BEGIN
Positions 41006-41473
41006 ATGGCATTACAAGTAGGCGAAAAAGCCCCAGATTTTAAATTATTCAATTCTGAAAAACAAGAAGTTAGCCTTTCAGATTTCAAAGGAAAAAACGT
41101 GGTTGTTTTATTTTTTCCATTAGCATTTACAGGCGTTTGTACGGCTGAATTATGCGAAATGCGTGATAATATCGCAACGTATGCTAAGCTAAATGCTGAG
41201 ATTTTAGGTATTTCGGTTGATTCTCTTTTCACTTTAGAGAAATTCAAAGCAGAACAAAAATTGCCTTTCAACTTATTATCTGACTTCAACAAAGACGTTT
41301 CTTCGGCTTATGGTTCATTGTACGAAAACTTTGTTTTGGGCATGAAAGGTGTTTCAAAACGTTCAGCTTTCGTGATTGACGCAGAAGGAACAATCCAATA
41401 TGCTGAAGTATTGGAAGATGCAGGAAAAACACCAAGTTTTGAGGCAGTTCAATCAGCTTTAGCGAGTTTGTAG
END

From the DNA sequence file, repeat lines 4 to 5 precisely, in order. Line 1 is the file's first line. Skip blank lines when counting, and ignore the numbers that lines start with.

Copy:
41201 ATTTTAGGTATTTCGGTTGATTCTCTTTTCACTTTAGAGAAATTCAAAGCAGAACAAAAATTGCCTTTCAACTTATTATCTGACTTCAACAAAGACGTTT
41301 CTTCGGCTTATGGTTCATTGTACGAAAACTTTGTTTTGGGCATGAAAGGTGTTTCAAAACGTTCAGCTTTCGTGATTGACGCAGAAGGAACAATCCAATA